But Modican chocolate producers didn’t hear about any of this and continued as they always had. The only ingredients you will find in a bar of chocolate from Modica are ground cocoa beans, sugar, and another single flavor. After the cocoa beans have been ground, they are gently warmed and the sugar is added. As the mix never goes above 40ºC (a process called “cold-working”) the sugar crystals never get the chance to melt, giving the chocolate its granular texture. Then the flavor can be added. Almonds, cinnamon, pistachio, chili, orange or hazelnuts are only a few of the traditional choices.

So there I was, in a lovely little shop called Donna Elvira tasting for the first time the real Modican chocolate. I gulped down my cup as my travel companion reminded me that it was 28ºC outside. Oh, but it was so worth it. One of the best chocolates I had ever tasted. Now every time I melt a bar of Modican chocolate I stop for a second, look at it, and think: “how sad if I had never seen its true value”. So if you ever happen to come across a chocolate bar with the name of ‘Donna Elvira’ or ‘Sabadi’, buy it. Melt it in water or milk (the first is the traditional way, but I can tell you that the second one is utterly delicious) and drink up.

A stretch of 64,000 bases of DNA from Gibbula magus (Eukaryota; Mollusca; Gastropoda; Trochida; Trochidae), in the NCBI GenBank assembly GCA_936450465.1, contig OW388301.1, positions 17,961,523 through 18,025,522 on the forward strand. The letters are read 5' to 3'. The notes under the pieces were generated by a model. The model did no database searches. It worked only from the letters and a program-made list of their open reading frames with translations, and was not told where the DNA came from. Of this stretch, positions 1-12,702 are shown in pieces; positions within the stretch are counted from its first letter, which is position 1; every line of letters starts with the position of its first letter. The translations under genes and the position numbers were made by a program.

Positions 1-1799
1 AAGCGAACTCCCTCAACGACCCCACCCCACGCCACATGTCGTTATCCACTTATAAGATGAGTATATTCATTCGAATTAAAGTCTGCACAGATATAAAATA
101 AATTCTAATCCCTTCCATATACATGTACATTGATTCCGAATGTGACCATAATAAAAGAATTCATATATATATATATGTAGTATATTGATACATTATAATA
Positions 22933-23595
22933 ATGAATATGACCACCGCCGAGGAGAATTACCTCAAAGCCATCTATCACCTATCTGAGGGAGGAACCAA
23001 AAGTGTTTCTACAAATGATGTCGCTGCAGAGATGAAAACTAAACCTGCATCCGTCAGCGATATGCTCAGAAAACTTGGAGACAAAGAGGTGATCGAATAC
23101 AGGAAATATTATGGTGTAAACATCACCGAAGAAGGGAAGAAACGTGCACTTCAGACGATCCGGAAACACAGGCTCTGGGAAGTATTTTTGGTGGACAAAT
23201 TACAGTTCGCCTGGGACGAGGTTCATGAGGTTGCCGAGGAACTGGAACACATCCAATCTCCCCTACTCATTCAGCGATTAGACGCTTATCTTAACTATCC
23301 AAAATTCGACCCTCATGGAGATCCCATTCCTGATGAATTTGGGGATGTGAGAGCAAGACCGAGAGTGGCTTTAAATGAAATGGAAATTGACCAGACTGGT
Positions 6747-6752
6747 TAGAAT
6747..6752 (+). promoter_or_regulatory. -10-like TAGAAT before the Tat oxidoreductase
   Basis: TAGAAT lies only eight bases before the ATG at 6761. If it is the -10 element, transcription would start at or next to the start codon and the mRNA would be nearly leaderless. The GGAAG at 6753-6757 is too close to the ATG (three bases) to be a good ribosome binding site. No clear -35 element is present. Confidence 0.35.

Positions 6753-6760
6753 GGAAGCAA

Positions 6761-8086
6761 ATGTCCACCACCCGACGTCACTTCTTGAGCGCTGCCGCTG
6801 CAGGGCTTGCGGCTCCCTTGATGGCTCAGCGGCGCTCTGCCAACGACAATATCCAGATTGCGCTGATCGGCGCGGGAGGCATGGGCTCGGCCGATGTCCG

As the great Spanish philosopher, Jose Ortega y Gasset said, “I am I plus my circumstances”. Food is the son of its context. Be careful about judging it if you don’t know where it comes from. I wondered, in the end, what was the point of spending more energy to melt the sugar into the bar if the chocolate was going to be eaten melted anyway?

Kenia Fita de Capdevila

Kenia Fita de Capdevila

Kenia was born into a multiethnic family -with an Egyptian mother and a Spanish father- that raised her between a succession of restaurant inaugurations, trips for uncovering new local products, and genuine banquets in which she had to decide which of the four dishes of cod with zucchini or of the six onion soups had better quality, had more probabilities of being accepted by the public or was the best at harmonizing the flavors of its respective ingredients. She then decided to study "Gastronomic Sciences" in the north of Italy and became more and more fascinated by the complexity of the food system, a subject that one can never know enough about. Realizing that in a moment when food is so present and discussed in our society, most people don't possess the most basic foundations from which to judge all the information they are absorbing, she decided to start to write about it so people could passionately defend their own opinions about the topic, and not opinions that had already been chewed for them by others. Meanwhile, she kept on feeding her curiosity in different areas: working with small cheese makers, organizing tours with Sicilian producers, attending seminars about the food system and its future in an urbanized and very populated world, and organizing events such as food movies screenings. She lives now in Barcelona, writing her thesis about the impact of subsidies on consumers and producers, and developing a network of women working on the food chain.